|Survival of the Dead
Directed by George Romero
Written by George Romero
Starring Alan Van Sprang, Kenneth Welsh, Richard Fitzpatrick, Athena Karkanis
Produced by Paula Devonshire
This is a strange one this week, folks, because this one hasn't been released on video yet. Normally, I tackle direct to video, but this one is a bit special. This was released on video on demand ahead of its limited theatrical release, and it's extra special because it's the latest zombie release from none other than George Romero. Today we're talking Survival of the Dead, and I hate to say it, but it's a disappointment.
Remember those National Guard pusbags who stopped the Winnebago and looted its food before carrying on in Diary of the Dead? We'll be joining them as they set out looking for a safe place in an increasingly unsafe world. They think they've found it in Plum Island, a charming little place just off the coast of Delaware. It's not all sunshine and roses there--they've got zombies too--but they're working on getting rid of the problem. Of course, not everyone's happy with the way one of the island's leading families is taking care of business. Especially the island's OTHER leading family. And as the two families, the O'Flynns and the Muldoons, find themselves increasingly at odds with each other over what to do, the National Guard contingent will find itself neck-deep in the island's civil war.
Maybe we're all a bit spoiled by Romero's earlier work--that sweet awesome visionary stuff that got the whole zombie ball rolling. But this one, much like Diary of the Dead and Land of the Dead, seems somehow deficient when viewed against those much older pieces. For my taste, I preferred watching the world collapse, which was always a feature of the first three. The last three, not so much, though we did have a fair look through Diary, and Land did give us a "well after the fact" look.
Survival, on the other hand, is shockingly deficient on the zombies. Oh, sure, the first half is Awesome Romero Zombie Kickass at its finest, but the last half has almost nothing at all to do with the zombies and entirely too much to do with the O'Flynn / Muldoon battle, along with a particularly ridiculous subplot about trying to get zombies to eat animal flesh instead of human.
It's the lack of zombies that makes this so downright depressing. In Night and Dawn and Day, zombies were EVERYWHERE. You had to EARN a respite from them, whether by nailing the doors and windows shut or securing an entire mall or even getting parts of the army together. But Land was mostly zombieless until they figured out how to cross the river. And Diary was pretty slim on the zombies itself. Now we've got one more zombie-short Romero zombie film, and it's really rather sad.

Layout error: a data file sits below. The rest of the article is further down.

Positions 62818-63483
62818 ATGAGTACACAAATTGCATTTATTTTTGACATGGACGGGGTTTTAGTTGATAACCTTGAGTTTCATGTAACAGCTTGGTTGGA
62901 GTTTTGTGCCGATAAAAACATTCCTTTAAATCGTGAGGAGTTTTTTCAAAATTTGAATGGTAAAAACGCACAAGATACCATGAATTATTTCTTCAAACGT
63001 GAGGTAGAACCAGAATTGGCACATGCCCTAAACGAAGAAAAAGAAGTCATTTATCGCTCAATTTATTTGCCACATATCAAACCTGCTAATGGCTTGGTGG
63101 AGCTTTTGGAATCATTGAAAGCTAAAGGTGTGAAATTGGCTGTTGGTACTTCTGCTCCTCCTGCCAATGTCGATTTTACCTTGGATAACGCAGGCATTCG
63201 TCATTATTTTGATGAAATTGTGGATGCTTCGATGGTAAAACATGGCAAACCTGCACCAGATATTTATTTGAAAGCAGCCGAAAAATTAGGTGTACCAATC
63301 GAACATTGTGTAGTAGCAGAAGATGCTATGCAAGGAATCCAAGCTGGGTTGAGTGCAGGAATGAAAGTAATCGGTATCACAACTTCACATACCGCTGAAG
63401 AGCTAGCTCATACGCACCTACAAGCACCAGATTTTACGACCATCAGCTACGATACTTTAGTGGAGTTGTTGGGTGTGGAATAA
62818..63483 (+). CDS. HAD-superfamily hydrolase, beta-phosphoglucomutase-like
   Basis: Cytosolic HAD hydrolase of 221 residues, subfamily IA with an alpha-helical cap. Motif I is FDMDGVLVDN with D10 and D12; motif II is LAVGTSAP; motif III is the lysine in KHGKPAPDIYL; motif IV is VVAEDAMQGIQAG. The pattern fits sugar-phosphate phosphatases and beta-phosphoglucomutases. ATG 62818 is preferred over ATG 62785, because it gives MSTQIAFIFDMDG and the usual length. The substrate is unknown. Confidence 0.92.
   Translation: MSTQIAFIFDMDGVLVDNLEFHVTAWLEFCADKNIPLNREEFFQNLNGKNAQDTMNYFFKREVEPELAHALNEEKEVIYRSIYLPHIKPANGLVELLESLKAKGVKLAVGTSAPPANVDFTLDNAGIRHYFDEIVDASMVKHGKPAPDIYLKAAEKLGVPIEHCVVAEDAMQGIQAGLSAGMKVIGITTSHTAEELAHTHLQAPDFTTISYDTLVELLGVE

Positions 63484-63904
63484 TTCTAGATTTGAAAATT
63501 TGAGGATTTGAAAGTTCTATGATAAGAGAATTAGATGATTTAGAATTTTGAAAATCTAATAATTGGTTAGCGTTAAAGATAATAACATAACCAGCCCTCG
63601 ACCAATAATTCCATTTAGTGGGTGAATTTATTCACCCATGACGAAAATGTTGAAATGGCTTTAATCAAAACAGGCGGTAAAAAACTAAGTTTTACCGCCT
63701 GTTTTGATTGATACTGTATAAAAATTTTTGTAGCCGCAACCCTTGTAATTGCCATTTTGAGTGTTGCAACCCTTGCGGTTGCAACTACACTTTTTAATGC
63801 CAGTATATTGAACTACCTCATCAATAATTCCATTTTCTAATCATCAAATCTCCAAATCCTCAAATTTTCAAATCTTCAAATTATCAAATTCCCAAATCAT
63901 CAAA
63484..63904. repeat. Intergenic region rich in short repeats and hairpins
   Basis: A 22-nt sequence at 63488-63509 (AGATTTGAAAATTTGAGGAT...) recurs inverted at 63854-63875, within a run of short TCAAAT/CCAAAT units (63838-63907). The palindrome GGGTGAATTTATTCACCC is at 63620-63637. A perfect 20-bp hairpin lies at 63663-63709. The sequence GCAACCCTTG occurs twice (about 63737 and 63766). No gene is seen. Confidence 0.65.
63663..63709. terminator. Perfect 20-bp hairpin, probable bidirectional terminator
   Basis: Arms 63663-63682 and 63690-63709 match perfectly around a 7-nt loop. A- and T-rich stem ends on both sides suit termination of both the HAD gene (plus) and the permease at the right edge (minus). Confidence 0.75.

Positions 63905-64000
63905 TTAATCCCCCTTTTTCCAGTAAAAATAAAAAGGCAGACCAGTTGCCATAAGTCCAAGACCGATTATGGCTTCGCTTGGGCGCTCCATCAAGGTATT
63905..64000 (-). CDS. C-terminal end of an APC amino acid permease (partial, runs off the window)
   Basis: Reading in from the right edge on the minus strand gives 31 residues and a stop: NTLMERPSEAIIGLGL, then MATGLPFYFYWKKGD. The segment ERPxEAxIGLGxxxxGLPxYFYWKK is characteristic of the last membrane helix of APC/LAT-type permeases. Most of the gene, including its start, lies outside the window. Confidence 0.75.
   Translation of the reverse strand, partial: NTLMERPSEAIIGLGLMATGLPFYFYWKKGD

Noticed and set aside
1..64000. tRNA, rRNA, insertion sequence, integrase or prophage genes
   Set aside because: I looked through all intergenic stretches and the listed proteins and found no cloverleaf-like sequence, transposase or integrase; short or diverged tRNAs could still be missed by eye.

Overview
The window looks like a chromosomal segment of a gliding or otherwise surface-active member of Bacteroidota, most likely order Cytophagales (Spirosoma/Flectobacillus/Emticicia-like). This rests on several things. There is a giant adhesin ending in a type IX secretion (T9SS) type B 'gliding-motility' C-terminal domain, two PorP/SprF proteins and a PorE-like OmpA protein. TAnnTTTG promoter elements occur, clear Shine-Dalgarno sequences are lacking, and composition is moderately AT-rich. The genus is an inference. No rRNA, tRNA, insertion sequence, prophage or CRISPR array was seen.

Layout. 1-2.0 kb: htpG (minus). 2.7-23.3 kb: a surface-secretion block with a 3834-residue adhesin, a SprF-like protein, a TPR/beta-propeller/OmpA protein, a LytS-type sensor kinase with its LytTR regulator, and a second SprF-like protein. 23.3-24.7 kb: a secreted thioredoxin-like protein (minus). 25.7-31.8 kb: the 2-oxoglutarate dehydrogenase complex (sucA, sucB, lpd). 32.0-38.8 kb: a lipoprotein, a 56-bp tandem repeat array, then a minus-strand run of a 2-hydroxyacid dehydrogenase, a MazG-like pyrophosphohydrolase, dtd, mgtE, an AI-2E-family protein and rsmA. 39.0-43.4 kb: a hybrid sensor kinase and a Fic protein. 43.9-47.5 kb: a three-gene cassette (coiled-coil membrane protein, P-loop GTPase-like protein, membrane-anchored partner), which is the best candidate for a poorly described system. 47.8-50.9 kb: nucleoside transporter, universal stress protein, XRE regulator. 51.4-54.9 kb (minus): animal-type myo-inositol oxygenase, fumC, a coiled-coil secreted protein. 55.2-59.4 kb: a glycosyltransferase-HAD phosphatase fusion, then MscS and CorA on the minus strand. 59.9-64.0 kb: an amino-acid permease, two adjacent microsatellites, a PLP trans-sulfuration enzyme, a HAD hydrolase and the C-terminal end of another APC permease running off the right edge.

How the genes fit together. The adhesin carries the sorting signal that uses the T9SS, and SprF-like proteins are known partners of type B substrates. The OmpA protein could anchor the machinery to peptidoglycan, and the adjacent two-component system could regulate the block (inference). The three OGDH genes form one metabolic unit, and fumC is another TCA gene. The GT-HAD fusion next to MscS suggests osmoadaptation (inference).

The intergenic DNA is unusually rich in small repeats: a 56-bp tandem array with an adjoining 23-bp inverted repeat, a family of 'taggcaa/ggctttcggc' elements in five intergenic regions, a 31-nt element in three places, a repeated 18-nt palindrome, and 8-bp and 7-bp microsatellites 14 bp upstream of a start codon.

Oh, sure, there's still plenty to like here...but it's so clearly lacking that it's nothing short of a disappointment. The ending may well be the most disappointing part of the whole mess, but that's generally the case with zombie movies. They never really end--they just kind of stop.
And there are no special features here...yet.
All in all, Romero's latest zombie spectacular is far from it, but still at least halfway good.
Directed by Rick Jacobson
Written by Rick Jacobson, Eric Gruendemann
Starring Julia Voth, Erin Cummings, America Olivo, Kevin Sorbo
Produced by Rick Jacobson, Eric Gruendemann
It may well have been one of the most hotly anticipated horror movies in a long time, especially in some circles. But was Bitch Slap worth the wait? That's this week's main attraction, folks, so let's wade right in!
Featuring three lethal femme fatales, Bitch Slap sends our little posse (and yes, that's POSSE) out into the desert to recover a fortune being held by a mob boss. But the farther in they go, the more they find out about the fortune they're trying to get their hands on. And the bad news, is they're not going to like most of what they find out.
When a movie can, unabashedly, offer up lines like "Stay down, dick splash!", you have to give it some credit. The overall effect, however, is almost unsettling.
It's almost as though someone handed over Sin City to Quentin Tarantino.
No, really. There's enough cheesy dialogue to kill three horses, enough gratuitous cleavage angles to kill another FOUR horses and half of the movie looks like it was shot over green screen. I'm having a seriously hard time (no pun intended!) telling if this is supposed to be a parody or if they're genuinely playing it straight.
And the movie will only get more bizarre as it goes along. In fact, it makes precious little sense at all, but it does so in a thoroughly gleeful manner that makes it really, REALLY hard to hate it. In fact, it's so completely over the top that it's terribly hard to hate.
The ending, in fact, represents about fifteen of the most over the top minutes of the whole thing, featuring endlessly priceless lines like "lube my boobs, skank twat!" and "lick my love pup!". In the midst of a cat fight so horrendous that the punches land with gunshot sound effects. But it will also manage to wrap up all of its loose ends with a constant string of eye-popping revelations that rival any of the best endings ever.
The special features include audio options, cast and crew commentary tracks, English and Spanish subtitles, and a featurette entitled "Building a Better B-Movie".
All in all, Bitch Slap is an unsettling chunk of massive, over the top weirdness.